OldLadyKnowsNothing Mon 29-Aug-11 20:25:29

Ah, gotcha. Mine are adults now but my 2yo dgs stays over 3 nights a week so I still see this kind of thing. Sometimes you just have to let them find out through direct experience. I don't mean let them get really hurt (or break the telly!) but if you've warned him eg he'll fall and get hurt, he says no he won't; leave him to it. If he falls, he falls.

Just don't be too ready with the sympathy if he does. It's a hard lesson, but it has to be learnt.

therewasalittlegirl Mon 29-Aug-11 20:38:24

Thank you. I will try, yet I have already learned to pick my battles. I only stop him doing something that could be very dangerous or that could cause serious damage. I've given up on teaching him to stay sitting down til he's finished his dinner, or not to climb all over the sofa, or to tidy up one toy before he gets out another... as if I did all that we'd be battling all day! Yep, we live in a mad house smile I just think he might be in for a shock when he starts nursery/school!

OldLadyKnowsNothing Mon 29-Aug-11 20:46:57

Sounds like you're doing

Part of dgs's bedtime routine (which is much like yours) is to tear round and round the sofa, pursued by his dad, both of them giggling and yelling. I'd appreciate the chance to watch the evening news, but hey ho! It's almost as if he's "running down his batteries" for a mad half hour. Then it's bath, dress and story.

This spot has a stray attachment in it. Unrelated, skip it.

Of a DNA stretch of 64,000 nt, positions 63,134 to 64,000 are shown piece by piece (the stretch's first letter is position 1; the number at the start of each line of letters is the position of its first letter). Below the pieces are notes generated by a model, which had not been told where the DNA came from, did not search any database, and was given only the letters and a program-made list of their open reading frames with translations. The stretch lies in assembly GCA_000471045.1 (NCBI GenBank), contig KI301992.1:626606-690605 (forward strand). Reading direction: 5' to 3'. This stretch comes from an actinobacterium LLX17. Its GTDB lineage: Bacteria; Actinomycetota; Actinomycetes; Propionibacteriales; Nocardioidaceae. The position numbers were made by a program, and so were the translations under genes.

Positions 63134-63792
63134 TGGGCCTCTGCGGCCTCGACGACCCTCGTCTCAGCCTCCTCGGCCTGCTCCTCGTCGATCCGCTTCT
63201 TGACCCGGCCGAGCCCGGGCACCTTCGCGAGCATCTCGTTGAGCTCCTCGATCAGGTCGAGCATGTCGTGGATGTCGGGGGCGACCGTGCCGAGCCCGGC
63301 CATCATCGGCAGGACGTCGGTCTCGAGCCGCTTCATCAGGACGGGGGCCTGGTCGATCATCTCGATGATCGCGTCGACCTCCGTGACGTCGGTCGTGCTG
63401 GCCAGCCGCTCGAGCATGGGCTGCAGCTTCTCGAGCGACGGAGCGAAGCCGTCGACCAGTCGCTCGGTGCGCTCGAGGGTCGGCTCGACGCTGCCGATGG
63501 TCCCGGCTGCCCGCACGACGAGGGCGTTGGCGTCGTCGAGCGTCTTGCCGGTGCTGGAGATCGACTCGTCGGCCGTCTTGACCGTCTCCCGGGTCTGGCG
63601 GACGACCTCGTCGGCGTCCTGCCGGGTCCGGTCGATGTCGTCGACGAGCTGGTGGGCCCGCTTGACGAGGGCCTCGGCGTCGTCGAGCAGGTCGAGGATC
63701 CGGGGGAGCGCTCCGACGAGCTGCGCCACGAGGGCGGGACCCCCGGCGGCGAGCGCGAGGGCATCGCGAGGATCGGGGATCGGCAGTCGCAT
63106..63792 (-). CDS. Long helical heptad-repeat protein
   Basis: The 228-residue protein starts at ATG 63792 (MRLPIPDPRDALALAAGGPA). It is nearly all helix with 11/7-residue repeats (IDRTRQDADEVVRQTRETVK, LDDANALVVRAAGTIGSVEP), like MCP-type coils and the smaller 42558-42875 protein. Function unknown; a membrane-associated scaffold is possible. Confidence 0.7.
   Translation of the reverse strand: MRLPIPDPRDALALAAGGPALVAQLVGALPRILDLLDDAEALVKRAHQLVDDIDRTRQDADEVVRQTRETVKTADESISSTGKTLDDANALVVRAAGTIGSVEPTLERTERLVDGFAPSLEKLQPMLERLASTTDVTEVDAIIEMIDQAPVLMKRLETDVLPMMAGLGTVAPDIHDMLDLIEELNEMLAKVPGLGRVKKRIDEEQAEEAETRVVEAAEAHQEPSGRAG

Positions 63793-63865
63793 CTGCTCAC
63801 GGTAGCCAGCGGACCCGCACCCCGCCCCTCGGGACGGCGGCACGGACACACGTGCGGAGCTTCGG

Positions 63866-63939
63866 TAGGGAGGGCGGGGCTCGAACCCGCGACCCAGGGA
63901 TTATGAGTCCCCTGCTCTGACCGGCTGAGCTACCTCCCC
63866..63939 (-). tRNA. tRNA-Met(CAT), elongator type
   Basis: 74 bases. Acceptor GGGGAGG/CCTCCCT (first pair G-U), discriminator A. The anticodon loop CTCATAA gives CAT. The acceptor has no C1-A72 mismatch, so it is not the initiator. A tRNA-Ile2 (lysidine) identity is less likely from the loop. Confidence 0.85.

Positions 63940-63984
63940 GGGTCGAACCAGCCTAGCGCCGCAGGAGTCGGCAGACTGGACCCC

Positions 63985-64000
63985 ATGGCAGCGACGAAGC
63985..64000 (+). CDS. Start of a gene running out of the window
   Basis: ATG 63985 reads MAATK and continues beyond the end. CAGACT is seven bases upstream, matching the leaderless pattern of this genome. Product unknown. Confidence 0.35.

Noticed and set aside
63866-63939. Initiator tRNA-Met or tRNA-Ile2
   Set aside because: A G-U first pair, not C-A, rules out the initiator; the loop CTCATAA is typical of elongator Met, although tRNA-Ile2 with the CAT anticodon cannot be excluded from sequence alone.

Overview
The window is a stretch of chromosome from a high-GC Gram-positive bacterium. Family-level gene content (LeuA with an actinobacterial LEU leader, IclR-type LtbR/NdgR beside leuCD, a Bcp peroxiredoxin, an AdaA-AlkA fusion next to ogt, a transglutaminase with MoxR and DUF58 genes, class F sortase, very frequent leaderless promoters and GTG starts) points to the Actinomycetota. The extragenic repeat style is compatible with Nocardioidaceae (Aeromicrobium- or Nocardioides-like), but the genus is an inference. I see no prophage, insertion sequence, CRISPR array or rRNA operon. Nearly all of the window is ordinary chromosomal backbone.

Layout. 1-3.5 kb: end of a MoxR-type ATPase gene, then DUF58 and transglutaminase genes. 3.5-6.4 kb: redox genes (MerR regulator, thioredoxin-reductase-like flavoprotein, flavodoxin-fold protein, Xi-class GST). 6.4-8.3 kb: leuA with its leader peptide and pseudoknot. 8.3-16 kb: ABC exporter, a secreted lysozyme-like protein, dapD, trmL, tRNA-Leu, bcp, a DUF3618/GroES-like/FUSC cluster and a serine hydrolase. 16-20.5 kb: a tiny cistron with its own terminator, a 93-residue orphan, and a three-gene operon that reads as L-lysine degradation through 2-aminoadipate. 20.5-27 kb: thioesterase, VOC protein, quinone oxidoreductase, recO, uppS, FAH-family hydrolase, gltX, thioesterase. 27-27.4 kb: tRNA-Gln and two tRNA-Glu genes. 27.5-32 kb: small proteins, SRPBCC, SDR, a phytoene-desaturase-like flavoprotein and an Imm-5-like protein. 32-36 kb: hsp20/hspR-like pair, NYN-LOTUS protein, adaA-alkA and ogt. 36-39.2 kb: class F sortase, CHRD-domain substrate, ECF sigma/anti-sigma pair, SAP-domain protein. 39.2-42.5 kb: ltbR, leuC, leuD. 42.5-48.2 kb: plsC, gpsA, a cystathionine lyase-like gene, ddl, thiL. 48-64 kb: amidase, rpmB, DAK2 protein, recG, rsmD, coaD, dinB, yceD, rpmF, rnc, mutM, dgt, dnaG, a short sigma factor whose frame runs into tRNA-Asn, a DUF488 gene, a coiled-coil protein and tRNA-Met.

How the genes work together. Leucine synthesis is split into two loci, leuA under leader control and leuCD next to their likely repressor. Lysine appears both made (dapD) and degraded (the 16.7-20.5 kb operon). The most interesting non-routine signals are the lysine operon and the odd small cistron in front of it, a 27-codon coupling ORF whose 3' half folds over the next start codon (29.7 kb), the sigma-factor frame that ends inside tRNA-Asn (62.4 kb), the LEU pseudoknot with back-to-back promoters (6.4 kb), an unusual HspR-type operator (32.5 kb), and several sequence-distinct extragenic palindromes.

With your DS, could he be too tired, not tired enough (you can't win!), a bit bewitched by screentime? DGS definitely sleeps better when we have the telly off (even though he misses ITNG, which mesmerizes him) before bed.

OldLadyKnowsNothing Mon 29-Aug-11 20:51:21

TBF, there are three adults to one toddler in this household, it definitely makes everything easier then trying to do it all alone. How much support do you have?

tethersend Mon 29-Aug-11 20:53:58


<I do>


OldLadyKnowsNothing Mon 29-Aug-11 20:58:45

Wait till he's a teenager acting like a bloddy toddler... grin

SquongebobSparepants Mon 29-Aug-11 21:02:08

I found the best way to get PJ's on mine was to set the timer on my phone and see how fast we could get the pyjamas on. Then the next night you can try and beat it, or they can have an extra story if they manage in under one minute.
Mine love competing but hate losing, so anything like this works wonders.

SquongebobSparepants Mon 29-Aug-11 21:02:30